Data Protection during the Covid-19 pandemic
Structure and governance
The usual data processing that takes place across the University, and which is explained in greater detail in the data protection notices available here, continues to happen during the pandemic. However, there is some processing of personal and special category data (relating to your health and ethnicity) that is completed specifically as part of the University's preparations efforts to reassure staff, students and visitors to campus that the University is doing its best to:
• take care of the community
• help identify employees, students or visitors who may be experiencing COVID-19 symptoms
• provide real-time infection data on the University population.
The purpose of this page is to provide as much information as possible about why this data is needed, who it will be shared with and how long it will be kept.
This information will be relevant to all of the processing involved in carrying out Covid testing and keeping buildings around the campus open, but details relating to specific initiatives can be found under the separate headings below. This article will be updated as often as necessary but if you have any questions which are not answered here, please feel free to send an email to the email@example.com email address or telephone +44 (0)23 92843642 or +44 (0)23 92863103.
It is always necessary to have a legal basis for processing personal data, and in relation to the personal data that could be processed under the proposed initiatives, for example, name and contact details, it is believed those most appropriate are that the processing is necessary:
• For compliance with a legal obligation to which the University is subject (H&S legislation) (UK GDPR Article 6(1)(c))
• For the performance of a task carried out in the public interest (UK GDPR Article 6(1)(e))
• For the purposes of the legitimate interests pursued by the University (UK GDPR Article 6(1)(f))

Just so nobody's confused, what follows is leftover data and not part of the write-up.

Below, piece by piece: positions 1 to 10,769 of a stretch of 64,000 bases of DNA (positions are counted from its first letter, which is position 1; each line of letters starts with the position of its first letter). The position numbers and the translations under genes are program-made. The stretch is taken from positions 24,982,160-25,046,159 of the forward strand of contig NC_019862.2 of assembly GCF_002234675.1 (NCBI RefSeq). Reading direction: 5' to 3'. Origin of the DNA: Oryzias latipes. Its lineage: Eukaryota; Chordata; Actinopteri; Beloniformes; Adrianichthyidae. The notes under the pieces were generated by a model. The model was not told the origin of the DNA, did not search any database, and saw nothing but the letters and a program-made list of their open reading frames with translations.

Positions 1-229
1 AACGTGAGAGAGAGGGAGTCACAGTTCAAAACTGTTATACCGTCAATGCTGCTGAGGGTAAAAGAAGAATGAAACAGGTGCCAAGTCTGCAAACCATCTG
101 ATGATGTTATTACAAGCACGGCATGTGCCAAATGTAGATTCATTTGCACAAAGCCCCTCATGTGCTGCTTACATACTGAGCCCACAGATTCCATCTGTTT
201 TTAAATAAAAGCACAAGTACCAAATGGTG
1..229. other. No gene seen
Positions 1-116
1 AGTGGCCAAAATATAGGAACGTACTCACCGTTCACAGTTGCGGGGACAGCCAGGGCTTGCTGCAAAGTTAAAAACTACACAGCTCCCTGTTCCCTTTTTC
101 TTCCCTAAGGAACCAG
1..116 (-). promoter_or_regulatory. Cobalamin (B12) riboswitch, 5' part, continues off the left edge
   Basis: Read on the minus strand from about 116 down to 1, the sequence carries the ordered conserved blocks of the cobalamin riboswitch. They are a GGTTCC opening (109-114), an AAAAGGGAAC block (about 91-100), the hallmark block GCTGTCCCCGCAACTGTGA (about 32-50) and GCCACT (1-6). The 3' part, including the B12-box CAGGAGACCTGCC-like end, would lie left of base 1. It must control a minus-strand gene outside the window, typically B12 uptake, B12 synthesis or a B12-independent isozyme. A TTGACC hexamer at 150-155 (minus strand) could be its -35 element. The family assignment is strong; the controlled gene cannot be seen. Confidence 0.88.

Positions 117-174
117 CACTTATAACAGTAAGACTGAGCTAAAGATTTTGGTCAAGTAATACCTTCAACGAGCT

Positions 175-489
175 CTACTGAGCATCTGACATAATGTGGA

Where we also process special category data (health or ethnicity data), the appropriate legal bases are that the processing is necessary:
• For the purposes of carrying out the obligations and exercising specific rights of the University or of individual data subjects in the field of employment and social security and social protection law (UK GDPR Article 9(2)(b) and Data Protection Act 2018 Schedule 1 Part 1, s1(1)(a))
• For reasons of public interest in the area of public health such as protecting against serious cross-border threats to health (UK GDPR Article 9(2)(i))
• For reasons of public interest in the area of public health and is carried out by or under the responsibility of a health professional or by another person who in the circumstances owes a duty of confidentiality under an enactment or rule of law (Data Protection Act 2018, Schedule 1, Part 1(3)).
The University is committed to only processing the data that it is necessary to process to achieve the objectives of identifying any possible infections and providing reassurance to staff, students and visitors of the steps being taken to prevent a rise in infections. This data will(where possible) be held electronically for 21 days in secure, access controlled areas of University systems and securely deleted when the data is no longer needed. If it is necessary to keep data in a paper form [for example, check-in details for campus cafes when we are able to open these spaces], this will be held securely in locked cabinets and shredded after 21 days.
The only exception to retaining data for only 21 days may be when data can be used for research purposes 9in line with Article 89(1) of the UK GDPR. Anonymised records, from which individuals cannot be identified can be used for statistical analysis. However, when an individual signs up for a test, they will be given the option to provide their consent for the data collected by the University to be retained for research purposes. Generally, this will allow researchers to contact individuals to ask for their involvement in a research project and for their consent for their data to be used for that purpose.